The Night Manager, whose fifth episode airs on AMC Tuesday night, is actually based on a book by that other great interpreter of British spycraft, John le Carré. Published in 1993, the tale of a soldier turned hotel employee who’s swept into the orbit of a roguish arms dealer was le Carré’s first novel not set during the Cold War, and in many ways it seems inspired by Ian Fleming’s star creation. Consider how the book’s hero is introduced in chapter three:
Jonathan Pine, orphaned only son of a cancer-ridden German beauty and a British sergeant of infantry killed in one of his country’s many postcolonial wars, graduate of a rainy archipelago of orphanages, foster homes, half-mothers, cadet units, and training camps, sometimes army wolf-child with a special unit in even rainer Northern Ireland, caterer, chef, itinerant hotelier, perpetual escapee from emotional entanglements, volunteer, collector of other people’s languages, self-exiled creature of the night and sailor without a destination, sat in his sanitary Swiss office behind reception, smoking his third unusual cigarette ...
In the series, Pine (Hiddleston) is first introduced as the night manager of a Cairo hotel struggling to make his way to work during the Arab Spring in 2011. He’s preternaturally calm amid the chaos, soothing customers, and pushing them smoothly to the ground when gunshots ring out outside. Later a woman, Sophie (Aure Atika), sashays through the lobby; another hotel employee tells Pine she’s the mistress of Freddie Hamid, whose family owns half the city, and is described as “everything the protesters hate. Incredibly wealthy. Corrupt to the core.”
Sophie asks Pine to make a photocopy of a document that’s come into her possession detailing arms purchases between Hamid and Richard Roper (Hugh Laurie), a British businessman seen in the opening minutes of the series delivering a bland TED-style talk about philanthropy. Contrary to his public face as a savior of refugees and orphans, Roper is a peddler of everything from napalm to nerve gas, and is described by Sophie as “the worst man in the world.” Pine sneaks a copy of the document to an English friend of his at the embassy, and before long Sophie is murdered in retribution (but not before the two sleep together in an Egyptian hideaway when he tries to help her escape).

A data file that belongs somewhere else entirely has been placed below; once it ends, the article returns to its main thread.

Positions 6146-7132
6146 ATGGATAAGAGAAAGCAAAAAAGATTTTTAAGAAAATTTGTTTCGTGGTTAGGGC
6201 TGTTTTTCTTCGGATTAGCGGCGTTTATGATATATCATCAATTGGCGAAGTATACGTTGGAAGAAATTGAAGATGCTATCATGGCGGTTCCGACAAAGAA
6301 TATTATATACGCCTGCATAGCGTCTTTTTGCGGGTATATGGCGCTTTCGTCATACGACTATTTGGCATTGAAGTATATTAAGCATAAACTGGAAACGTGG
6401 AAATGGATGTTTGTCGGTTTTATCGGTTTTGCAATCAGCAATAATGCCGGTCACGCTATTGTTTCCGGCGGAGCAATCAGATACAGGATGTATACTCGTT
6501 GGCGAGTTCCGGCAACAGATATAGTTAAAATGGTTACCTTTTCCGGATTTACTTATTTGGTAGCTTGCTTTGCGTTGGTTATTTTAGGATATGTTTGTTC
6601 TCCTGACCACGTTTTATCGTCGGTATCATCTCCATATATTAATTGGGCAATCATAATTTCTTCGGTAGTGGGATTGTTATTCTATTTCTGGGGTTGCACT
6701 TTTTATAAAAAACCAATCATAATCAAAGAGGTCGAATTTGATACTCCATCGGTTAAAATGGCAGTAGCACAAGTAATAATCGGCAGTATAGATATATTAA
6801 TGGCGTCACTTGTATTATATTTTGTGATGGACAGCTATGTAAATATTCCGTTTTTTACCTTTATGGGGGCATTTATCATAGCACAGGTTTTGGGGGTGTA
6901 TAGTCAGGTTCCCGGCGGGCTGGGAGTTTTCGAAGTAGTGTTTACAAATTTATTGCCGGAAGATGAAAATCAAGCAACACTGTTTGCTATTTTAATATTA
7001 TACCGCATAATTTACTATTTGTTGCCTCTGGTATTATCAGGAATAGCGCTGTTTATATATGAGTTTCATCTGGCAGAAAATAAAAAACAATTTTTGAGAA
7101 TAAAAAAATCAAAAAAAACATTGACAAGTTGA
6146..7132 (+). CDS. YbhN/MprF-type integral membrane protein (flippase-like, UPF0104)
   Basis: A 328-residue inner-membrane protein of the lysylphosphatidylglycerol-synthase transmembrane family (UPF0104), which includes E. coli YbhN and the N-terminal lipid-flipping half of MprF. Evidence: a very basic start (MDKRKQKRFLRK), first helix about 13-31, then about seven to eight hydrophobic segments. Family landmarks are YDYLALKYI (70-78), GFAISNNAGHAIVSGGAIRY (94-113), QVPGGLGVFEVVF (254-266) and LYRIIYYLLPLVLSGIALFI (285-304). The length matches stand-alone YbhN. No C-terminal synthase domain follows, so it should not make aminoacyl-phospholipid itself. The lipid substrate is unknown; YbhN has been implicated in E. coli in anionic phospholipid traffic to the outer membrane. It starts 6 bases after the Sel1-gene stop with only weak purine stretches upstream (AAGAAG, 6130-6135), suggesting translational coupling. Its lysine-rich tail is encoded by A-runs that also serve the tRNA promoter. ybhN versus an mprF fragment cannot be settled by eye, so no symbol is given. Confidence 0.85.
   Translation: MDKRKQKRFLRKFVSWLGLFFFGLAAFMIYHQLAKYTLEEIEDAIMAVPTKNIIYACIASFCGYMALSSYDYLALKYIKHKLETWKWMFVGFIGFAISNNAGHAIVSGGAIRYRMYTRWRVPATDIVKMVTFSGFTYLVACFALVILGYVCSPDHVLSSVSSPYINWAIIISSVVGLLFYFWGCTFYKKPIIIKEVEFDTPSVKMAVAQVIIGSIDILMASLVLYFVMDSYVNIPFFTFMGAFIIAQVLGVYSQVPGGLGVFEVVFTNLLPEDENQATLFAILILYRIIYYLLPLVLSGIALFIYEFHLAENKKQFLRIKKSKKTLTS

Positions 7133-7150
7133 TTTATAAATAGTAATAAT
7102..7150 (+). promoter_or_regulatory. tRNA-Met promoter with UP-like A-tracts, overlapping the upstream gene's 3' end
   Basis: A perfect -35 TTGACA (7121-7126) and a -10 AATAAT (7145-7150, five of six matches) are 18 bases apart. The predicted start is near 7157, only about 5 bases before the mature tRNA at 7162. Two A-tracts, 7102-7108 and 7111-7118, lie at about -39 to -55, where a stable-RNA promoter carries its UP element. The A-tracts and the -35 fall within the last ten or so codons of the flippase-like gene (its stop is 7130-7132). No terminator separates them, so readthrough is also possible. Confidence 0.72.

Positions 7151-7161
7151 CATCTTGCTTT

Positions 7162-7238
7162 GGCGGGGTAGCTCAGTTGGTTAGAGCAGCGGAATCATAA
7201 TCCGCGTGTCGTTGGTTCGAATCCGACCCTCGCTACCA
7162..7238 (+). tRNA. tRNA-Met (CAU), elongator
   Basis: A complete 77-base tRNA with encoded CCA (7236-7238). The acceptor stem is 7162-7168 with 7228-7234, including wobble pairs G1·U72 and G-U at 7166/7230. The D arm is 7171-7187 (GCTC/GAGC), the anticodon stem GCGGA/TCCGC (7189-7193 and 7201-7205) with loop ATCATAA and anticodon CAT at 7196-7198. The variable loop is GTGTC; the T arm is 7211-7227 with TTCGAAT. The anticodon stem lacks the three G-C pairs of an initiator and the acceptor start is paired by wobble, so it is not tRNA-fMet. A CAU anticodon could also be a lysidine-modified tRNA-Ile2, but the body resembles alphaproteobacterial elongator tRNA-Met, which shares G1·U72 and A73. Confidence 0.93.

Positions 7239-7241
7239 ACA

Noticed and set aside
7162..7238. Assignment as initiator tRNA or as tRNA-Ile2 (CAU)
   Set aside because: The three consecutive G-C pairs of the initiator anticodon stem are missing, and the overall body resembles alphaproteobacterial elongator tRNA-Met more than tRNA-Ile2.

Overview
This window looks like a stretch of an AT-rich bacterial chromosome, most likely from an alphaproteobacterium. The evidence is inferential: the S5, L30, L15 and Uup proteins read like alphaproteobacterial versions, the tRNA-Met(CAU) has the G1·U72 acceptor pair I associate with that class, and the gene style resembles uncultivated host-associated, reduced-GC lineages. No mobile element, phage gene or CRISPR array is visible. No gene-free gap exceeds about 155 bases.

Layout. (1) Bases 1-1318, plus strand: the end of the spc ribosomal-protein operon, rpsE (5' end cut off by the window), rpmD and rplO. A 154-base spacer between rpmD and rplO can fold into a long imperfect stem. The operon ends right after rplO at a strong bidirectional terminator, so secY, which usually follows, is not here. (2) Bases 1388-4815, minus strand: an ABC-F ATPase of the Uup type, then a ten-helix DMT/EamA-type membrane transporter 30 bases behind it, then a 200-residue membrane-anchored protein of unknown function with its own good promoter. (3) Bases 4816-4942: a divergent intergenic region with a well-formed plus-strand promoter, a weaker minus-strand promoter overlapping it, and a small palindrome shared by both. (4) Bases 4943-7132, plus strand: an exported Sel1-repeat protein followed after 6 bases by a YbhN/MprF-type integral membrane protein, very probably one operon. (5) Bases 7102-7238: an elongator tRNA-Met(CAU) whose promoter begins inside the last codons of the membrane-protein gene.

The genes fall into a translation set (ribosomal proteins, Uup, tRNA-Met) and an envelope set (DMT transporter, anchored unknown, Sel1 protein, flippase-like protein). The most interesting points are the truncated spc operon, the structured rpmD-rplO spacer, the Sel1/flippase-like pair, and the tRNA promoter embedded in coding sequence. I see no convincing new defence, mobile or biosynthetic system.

Four years later, Pine is working in a hotel in Switzerland when he first encounters Roper face to face, newly arrived with his entourage: a fixer named Major Corkoran (Tom Hollander), two armed security guards, and his gamine American girlfriend, Jed (Elizabeth Debicki). Still haunted by Sophie’s murder (literally—the show’s hammiest scenes feature her ashen corpse entreating him to act), Pine retrieves sim cards from Roper’s trash and delivers them to the last contact he had at MI6, Angela Burr (the outstanding Olivia Colman). Soon, and rather improbably, Burr decides to plant him inside Roper’s operation, staging a kidnapping in Spain that makes Pine a trusted new member of his inner circle.